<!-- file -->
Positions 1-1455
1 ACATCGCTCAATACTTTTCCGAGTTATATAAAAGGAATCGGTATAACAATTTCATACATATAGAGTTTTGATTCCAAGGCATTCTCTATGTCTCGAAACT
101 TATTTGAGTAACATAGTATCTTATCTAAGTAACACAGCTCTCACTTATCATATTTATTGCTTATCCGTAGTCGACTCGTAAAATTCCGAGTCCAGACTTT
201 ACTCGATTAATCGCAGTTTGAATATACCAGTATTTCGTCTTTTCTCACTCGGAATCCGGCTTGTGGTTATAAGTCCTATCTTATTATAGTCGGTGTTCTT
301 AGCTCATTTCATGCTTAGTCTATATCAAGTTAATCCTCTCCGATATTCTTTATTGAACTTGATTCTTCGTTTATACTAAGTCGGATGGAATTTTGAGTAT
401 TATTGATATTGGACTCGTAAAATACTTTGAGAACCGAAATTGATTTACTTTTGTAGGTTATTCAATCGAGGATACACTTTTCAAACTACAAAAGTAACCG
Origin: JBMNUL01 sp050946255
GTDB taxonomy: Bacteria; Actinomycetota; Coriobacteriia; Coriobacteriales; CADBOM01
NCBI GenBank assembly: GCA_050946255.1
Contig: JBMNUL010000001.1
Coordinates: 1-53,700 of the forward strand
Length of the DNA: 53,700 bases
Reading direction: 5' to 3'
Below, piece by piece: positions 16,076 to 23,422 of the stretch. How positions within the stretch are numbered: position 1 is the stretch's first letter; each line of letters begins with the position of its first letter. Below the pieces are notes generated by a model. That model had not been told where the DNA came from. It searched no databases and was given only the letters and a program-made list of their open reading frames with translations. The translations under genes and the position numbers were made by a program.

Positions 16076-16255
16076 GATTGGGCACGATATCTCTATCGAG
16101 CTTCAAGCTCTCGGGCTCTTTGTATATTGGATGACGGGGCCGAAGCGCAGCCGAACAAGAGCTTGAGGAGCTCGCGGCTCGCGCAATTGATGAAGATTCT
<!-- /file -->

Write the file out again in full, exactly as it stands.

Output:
Positions 1-1455
1 ACATCGCTCAATACTTTTCCGAGTTATATAAAAGGAATCGGTATAACAATTTCATACATATAGAGTTTTGATTCCAAGGCATTCTCTATGTCTCGAAACT
101 TATTTGAGTAACATAGTATCTTATCTAAGTAACACAGCTCTCACTTATCATATTTATTGCTTATCCGTAGTCGACTCGTAAAATTCCGAGTCCAGACTTT
201 ACTCGATTAATCGCAGTTTGAATATACCAGTATTTCGTCTTTTCTCACTCGGAATCCGGCTTGTGGTTATAAGTCCTATCTTATTATAGTCGGTGTTCTT
301 AGCTCATTTCATGCTTAGTCTATATCAAGTTAATCCTCTCCGATATTCTTTATTGAACTTGATTCTTCGTTTATACTAAGTCGGATGGAATTTTGAGTAT
401 TATTGATATTGGACTCGTAAAATACTTTGAGAACCGAAATTGATTTACTTTTGTAGGTTATTCAATCGAGGATACACTTTTCAAACTACAAAAGTAACCG
Origin: JBMNUL01 sp050946255
GTDB taxonomy: Bacteria; Actinomycetota; Coriobacteriia; Coriobacteriales; CADBOM01
NCBI GenBank assembly: GCA_050946255.1
Contig: JBMNUL010000001.1
Coordinates: 1-53,700 of the forward strand
Length of the DNA: 53,700 bases
Reading direction: 5' to 3'
Below, piece by piece: positions 16,076 to 23,422 of the stretch. How positions within the stretch are numbered: position 1 is the stretch's first letter; each line of letters begins with the position of its first letter. Below the pieces are notes generated by a model. That model had not been told where the DNA came from. It searched no databases and was given only the letters and a program-made list of their open reading frames with translations. The translations under genes and the position numbers were made by a program.

Positions 16076-16255
16076 GATTGGGCACGATATCTCTATCGAG
16101 CTTCAAGCTCTCGGGCTCTTTGTATATTGGATGACGGGGCCGAAGCGCAGCCGAACAAGAGCTTGAGGAGCTCGCGGCTCGCGCAATTGATGAAGATTCT